Plants not growing!

hollieberriesJune 4, 2011

I just started an SFG garden about 6 weeks ago (late in my season--so I started with all transplants) and my plants aren't really growing. I also a a tomato plant in a large pot which isn't growing at all. in the SFG I have :

Vine tomatoes--finally seem to be growing just over the last few days

Cucumbers: One finally started growing, the other not so much

Parsley and thyme: I really can't see any new growth at all.

Basil: Finally seems to be growing over the past few days

Peppers: Some new growth, but very little. Leaves look a little yellowish

Container tomato: Can't see barely and new growth, but it does have some buds. Probably is only half of it's max height of 3 ft. Leaves look a little yellowish.

My soil is a mix of topsoil and compost (can't remember the ratios). I was watering every day, but stopped to see if I was overwatering.

My SFG is not very high--I am wondering if the soil depth is not right. I measured it now that is has sunk and it is only 5 inches.

I don't know how to figure out what kinds of fertilizer I might need, and I prefer not to use chemicals.

I know there is an SFG forum, but I read that SFG is pretty much the same as container gardening, so I thought I would try here. Thanks!

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Ohiofem(6a Ohio)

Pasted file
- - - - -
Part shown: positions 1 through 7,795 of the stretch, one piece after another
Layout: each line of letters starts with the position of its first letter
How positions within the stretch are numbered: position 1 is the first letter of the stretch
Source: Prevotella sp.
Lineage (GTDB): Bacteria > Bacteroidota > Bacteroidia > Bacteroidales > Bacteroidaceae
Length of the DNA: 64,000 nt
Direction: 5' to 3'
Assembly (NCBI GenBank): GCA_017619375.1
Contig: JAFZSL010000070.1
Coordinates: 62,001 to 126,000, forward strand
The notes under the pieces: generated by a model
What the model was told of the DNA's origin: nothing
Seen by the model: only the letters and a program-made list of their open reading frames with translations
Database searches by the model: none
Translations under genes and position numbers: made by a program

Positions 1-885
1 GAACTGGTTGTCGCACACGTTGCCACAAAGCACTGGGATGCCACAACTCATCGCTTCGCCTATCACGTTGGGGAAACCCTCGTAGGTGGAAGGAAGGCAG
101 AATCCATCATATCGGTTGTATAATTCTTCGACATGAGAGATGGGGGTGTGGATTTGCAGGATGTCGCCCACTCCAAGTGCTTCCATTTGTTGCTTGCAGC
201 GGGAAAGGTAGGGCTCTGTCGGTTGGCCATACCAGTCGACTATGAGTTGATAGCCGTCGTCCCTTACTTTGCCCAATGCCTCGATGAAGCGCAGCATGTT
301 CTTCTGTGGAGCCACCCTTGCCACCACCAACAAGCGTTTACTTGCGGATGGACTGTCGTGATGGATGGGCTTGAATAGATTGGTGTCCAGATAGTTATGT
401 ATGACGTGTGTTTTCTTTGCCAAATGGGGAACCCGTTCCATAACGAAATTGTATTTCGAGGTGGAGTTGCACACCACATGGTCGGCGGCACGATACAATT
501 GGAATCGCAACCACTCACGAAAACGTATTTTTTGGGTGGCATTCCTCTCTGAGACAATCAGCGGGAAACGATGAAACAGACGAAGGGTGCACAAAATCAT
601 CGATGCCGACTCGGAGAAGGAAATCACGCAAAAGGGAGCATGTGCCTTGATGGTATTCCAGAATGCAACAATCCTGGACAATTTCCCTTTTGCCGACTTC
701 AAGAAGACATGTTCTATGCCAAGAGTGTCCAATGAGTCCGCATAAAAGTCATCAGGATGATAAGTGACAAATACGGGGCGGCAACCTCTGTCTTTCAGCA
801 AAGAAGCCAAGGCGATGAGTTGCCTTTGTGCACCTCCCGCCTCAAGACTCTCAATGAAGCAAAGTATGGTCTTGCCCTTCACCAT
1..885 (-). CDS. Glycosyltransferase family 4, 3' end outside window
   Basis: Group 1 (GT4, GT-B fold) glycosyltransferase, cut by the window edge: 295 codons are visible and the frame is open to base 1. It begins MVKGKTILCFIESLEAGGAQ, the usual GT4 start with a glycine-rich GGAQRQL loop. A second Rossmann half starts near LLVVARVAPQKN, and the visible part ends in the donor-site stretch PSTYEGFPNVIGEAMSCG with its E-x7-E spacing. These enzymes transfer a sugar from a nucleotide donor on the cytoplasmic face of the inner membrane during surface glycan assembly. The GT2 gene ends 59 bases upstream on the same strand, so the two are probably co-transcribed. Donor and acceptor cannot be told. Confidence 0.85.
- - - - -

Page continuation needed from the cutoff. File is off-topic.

I don't think square foot gardens and containers really have much in common. But one thing they do have in common is that they need good drainage, and you're not going to get that with a mix of topsoil and compost. The mix is "sinking" because all the air is being squashed out of it and the compost is shrinking.

The standard mix for a SFG is one third each compost, peat and vermiculite. If you chose not to use that because you prefer to go "organic," you might want to pose your question in the organic gardening forum. There you can learn about what to add to your soil to loosen it up and feed your plants.

    Bookmark   June 4, 2011 at 6:53PM
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hollieberries

It actually seems to be draining very well, from what I can tell. It definitely drains out the bottom and doesn't seem overly saturated when I check it mid day. Nor does it seem very compacted when I dig, but very loose and soft. I actually did one box with the vermiculite, peat and compost mix, and those plants are doing the exact same as the rest--I guess I should have included that info in the original post! I guess different people have different opinions about SFG. I'll just have to keep trying to figure this out.

    Bookmark   June 4, 2011 at 7:46PM
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jojosplants(9/ Tucson, Az.)

~hollieberries,
I tried SFG years ago with great success. I look at it as a concept in space saving.
If the container is closed, as in has a bottom to it, then in a way it is similar to container gardening.

If not, it's basically a raised bed.

Does yours have a bottom to it? or is it a raised container?

Alot of the plants you listed, especially the tomato's will slow down in growth with the heat. When the temps are consistent over 90*.

If there is yellow leaves, it could be a problem with your soil or fertilizer.

If it's a closed box, then top soil and compost is not going to drain properly, as ohiofem points out, it will compact over time.

5" of soil doesn't sound like much for the types of plants that you have . My boxes were 8" and it didn't sink.

What is the size of the box? How much did the soil compact?

I personally have never had much luck with vermiculite, in any containers or SFG.